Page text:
The Decemberists: The King Is Dead

Musical minimalism at its finest, a gorgeous departure from the band's self-imposed trajectory of grandiose evolution.

Johnny Firecloudby Johnny Firecloud

The Decemberists: The King Is Dead


The Decemberists‘ linear path of evolution has officially gone haywire, and somehow, that’s not a bad thing. The Portland band’s latest album The King Is Dead is, as frontman Colin Meloy puts it, "an exercise in restraint," abandoning previous English traditions of influence in favor of an influence lineage more in line with Neil Young and The Byrds. The band’s Americana folk music has long been laced with classical reference and an otherworldly observationalism that lends an air of regality and transcendence, interwoven within level-headed progression that conveys the spectrum of emotion without succumbing to its tides. However, on The King Is Dead, for the most part, the accordion of The Hazards of Love is traded for a harmonica, a tidal shift in atmosphere and presence, while folk-driven guitars guide us through a body of work that seems far less driven to enchant than to evoke a reaffirmation of confidence and steady ground of self. 


Meloy stated early on that The King Is Dead was influenced largely by R.E.M., and safeguarded himself from damning comparisons by recruiting Peter Buck to contribute to the album’s first two tracks, as well as lead single "Down By The Water". Celebratory and confidently soothing in reaffirmation, "Don’t Carry it All" immediately evokes sensations of Tom Petty’s "Last Dance With Mary Jane," just as "This Is Why We Fight" reminds one of early-nineties R.E.M., and for obviously good reason.  But the immediate impression is one of hard-strum acoustic and eyes-on-horizon musings on the present matters at hand. 


"Calamity Song" brilliantly recounts a dream after a war of the end times, with California’s fault lines folding and swallowing “scores of innocents” as Buck’s familiar strumming leads the drive. The galloping pace and falsetto of the song’s third act so strongly recounts R.E.M. that it’s immediately tempting to reach for Automatic For The People after listening. The slow-burning beauty of "Rise To Me" recounts Neil Young’s more somber early-career moments while mincing no words about destroying the oppressors who obstruct the path of unnamed progress. The harmonica after the second verse will be a detractor for casual fans who got aboard the Hazards train, as will the twanging guitars beneath it, but with a little open-mindedness the track could be a bridge to a world of gems otherwise considered inaccessible to the historically naive younger folk fans.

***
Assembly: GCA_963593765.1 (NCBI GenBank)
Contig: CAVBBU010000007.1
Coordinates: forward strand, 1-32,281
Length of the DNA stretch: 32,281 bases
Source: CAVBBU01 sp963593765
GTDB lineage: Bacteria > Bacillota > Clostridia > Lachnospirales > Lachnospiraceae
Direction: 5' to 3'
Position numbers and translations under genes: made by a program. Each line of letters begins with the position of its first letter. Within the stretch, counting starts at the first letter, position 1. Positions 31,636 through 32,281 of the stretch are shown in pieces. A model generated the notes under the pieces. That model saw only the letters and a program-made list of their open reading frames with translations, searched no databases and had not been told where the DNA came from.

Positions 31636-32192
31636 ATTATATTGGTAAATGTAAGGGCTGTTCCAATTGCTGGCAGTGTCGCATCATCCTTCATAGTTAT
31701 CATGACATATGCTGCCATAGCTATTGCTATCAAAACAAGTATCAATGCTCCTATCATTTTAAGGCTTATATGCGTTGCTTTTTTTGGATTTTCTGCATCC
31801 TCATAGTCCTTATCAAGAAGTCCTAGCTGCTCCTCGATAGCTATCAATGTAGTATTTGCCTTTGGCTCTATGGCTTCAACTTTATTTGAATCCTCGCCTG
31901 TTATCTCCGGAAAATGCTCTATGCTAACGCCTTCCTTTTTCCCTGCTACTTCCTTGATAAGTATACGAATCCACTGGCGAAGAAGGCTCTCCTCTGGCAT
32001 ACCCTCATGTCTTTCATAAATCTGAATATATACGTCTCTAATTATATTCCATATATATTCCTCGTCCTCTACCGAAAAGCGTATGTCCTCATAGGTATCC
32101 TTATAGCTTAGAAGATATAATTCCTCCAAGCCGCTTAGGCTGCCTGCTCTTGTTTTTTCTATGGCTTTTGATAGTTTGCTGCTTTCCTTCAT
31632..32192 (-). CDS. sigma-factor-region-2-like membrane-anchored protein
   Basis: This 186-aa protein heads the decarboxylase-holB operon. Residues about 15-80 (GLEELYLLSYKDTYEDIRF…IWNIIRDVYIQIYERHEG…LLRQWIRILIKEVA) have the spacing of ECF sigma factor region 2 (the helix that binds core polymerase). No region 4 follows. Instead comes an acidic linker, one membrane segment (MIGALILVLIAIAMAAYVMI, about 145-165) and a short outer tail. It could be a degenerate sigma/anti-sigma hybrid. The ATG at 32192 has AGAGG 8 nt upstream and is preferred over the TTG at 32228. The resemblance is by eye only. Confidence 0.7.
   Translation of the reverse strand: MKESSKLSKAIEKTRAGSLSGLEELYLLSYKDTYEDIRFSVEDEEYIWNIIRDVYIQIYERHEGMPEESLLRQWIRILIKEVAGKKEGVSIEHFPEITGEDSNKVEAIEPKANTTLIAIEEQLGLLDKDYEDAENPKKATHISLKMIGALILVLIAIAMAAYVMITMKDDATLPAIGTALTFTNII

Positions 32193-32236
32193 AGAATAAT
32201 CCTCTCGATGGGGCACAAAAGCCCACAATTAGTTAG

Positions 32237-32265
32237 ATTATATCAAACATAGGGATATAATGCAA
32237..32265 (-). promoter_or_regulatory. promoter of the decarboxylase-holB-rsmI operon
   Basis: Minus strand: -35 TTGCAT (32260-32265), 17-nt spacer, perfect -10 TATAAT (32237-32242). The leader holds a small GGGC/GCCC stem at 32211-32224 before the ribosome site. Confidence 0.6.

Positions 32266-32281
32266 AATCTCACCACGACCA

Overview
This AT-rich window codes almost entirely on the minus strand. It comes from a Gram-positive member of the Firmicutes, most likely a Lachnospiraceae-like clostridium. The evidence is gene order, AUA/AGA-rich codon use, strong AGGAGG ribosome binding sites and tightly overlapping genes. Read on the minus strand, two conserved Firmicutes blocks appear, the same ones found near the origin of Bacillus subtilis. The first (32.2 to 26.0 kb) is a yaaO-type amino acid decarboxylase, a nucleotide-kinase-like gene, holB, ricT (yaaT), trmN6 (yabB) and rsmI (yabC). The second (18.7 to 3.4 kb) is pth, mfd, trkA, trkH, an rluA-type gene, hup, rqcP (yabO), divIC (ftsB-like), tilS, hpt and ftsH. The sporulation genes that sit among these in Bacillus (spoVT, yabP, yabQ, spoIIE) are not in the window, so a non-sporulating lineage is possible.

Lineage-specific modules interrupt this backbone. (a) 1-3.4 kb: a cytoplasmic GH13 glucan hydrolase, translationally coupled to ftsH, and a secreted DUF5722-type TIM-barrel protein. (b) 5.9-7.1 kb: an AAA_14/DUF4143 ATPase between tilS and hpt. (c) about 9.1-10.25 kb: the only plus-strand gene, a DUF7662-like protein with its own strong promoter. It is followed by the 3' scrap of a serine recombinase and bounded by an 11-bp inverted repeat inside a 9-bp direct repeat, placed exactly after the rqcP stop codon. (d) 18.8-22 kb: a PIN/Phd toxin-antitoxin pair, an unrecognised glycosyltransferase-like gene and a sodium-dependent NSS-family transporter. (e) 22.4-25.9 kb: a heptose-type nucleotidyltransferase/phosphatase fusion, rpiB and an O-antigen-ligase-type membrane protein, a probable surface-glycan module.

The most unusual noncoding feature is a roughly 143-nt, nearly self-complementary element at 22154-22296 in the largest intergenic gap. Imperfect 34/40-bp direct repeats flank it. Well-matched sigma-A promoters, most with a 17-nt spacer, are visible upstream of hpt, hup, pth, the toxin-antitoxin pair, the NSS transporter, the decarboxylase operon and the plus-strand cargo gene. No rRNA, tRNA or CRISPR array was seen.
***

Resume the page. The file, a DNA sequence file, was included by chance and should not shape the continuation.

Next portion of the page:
Chris Funk’s accordion returns on "Rox In The Box," but only as a supplement to the stomping square dance, complete with a spirited post-chorus violin & mandolin breakdown. The track is one of the more forgettable of the bunch, given the heavy reliance on stiff rhyming and melancholy tone. By contrast, driving lead single "Down By The Water," features Buck along with Gilian Welch, landing right-hook harmonies to the heart that give a powerful gravity to the direct descendant of R.E.M.’s "The One I Love".


Two companion ballads, "January Hymn" and "June Hymn," are both gentle, humble compositions that evoke an aching beauty, particularly in the breezy flourish of heartsleeve reflective melodies. The album closes strong with two tracks Meloy has performed acoustically live for the past two years. The captivating “This Is Why We Fight” is the most modern direction the album sets off in, a radio-ready alt-rock single that walks a path of dark certainty: "Come the war / Come the avarice… Come the reek of bones / Come attrition / Come hell…" The guitars gallop along steadily under words that find airy clearings in the choruses, but the harmonica counters with a chilling undertone.


There is no sprawling conceptual arc here, no guest vocalists playing countering roles in a Victorian narrative – they simply don’t belong on an album that, grand as it may be, finds Colin Meloy and company scaling back the ambition of grant musical architecture for sound-foundation folk-driven rock hymns. The brilliance of The Decemberists, the true beauty of the band lies in the fact that they can be just as powerfully captivating on a comparatively understated album as on the hugely ambitious previous effort.


What began as a delightfully weird, intimidatingly proficient indie band initially yielded three albums of savant-like folk beauty, convincing beta-level hipsters-to-be and folk aficionados that there was a formidable new player on the field. Beautiful prog-folk was on the menu for 2006’s beautifully reflective The Crane Wife, and 2009’s The Hazards of Love was a sprawling and deeply underappreciated masterpiece that found The Decemberists at their pinnacle of artistic honing and ambition. This latest offering, musical minimalism at its finest in an age of bigger, louder, faster, now, is a gorgeous departure from the band’s self-imposed trajectory to grandiosity, and a beautiful musical beginning to 2011. 


CraveOnline Rating: 8 out of 10